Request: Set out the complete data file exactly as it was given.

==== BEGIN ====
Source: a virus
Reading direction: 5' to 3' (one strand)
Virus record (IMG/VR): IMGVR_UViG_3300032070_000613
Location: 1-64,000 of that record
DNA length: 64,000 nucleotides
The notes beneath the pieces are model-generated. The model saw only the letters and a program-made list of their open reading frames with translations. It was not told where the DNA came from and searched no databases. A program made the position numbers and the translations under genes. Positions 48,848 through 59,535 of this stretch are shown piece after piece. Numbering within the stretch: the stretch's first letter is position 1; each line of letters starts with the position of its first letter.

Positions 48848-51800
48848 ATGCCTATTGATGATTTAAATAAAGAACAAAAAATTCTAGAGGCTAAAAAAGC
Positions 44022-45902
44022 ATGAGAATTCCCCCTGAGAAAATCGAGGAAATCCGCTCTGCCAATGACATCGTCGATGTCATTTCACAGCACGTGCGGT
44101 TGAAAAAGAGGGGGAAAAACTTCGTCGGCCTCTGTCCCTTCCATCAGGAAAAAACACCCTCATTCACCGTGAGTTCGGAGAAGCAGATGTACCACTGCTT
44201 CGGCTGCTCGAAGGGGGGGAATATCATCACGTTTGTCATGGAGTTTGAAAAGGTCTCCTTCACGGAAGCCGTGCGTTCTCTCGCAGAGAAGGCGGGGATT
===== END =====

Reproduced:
Source: a virus
Reading direction: 5' to 3' (one strand)
Virus record (IMG/VR): IMGVR_UViG_3300032070_000613
Location: 1-64,000 of that record
DNA length: 64,000 nucleotides
The notes beneath the pieces are model-generated. The model saw only the letters and a program-made list of their open reading frames with translations. It was not told where the DNA came from and searched no databases. A program made the position numbers and the translations under genes. Positions 48,848 through 59,535 of this stretch are shown piece after piece. Numbering within the stretch: the stretch's first letter is position 1; each line of letters starts with the position of its first letter.

Positions 48848-51800
48848 ATGCCTATTGATGATTTAAATAAAGAACAAAAAATTCTAGAGGCTAAAAAAGC
Positions 44022-45902
44022 ATGAGAATTCCCCCTGAGAAAATCGAGGAAATCCGCTCTGCCAATGACATCGTCGATGTCATTTCACAGCACGTGCGGT
44101 TGAAAAAGAGGGGGAAAAACTTCGTCGGCCTCTGTCCCTTCCATCAGGAAAAAACACCCTCATTCACCGTGAGTTCGGAGAAGCAGATGTACCACTGCTT
44201 CGGCTGCTCGAAGGGGGGGAATATCATCACGTTTGTCATGGAGTTTGAAAAGGTCTCCTTCACGGAAGCCGTGCGTTCTCTCGCAGAGAAGGCGGGGATT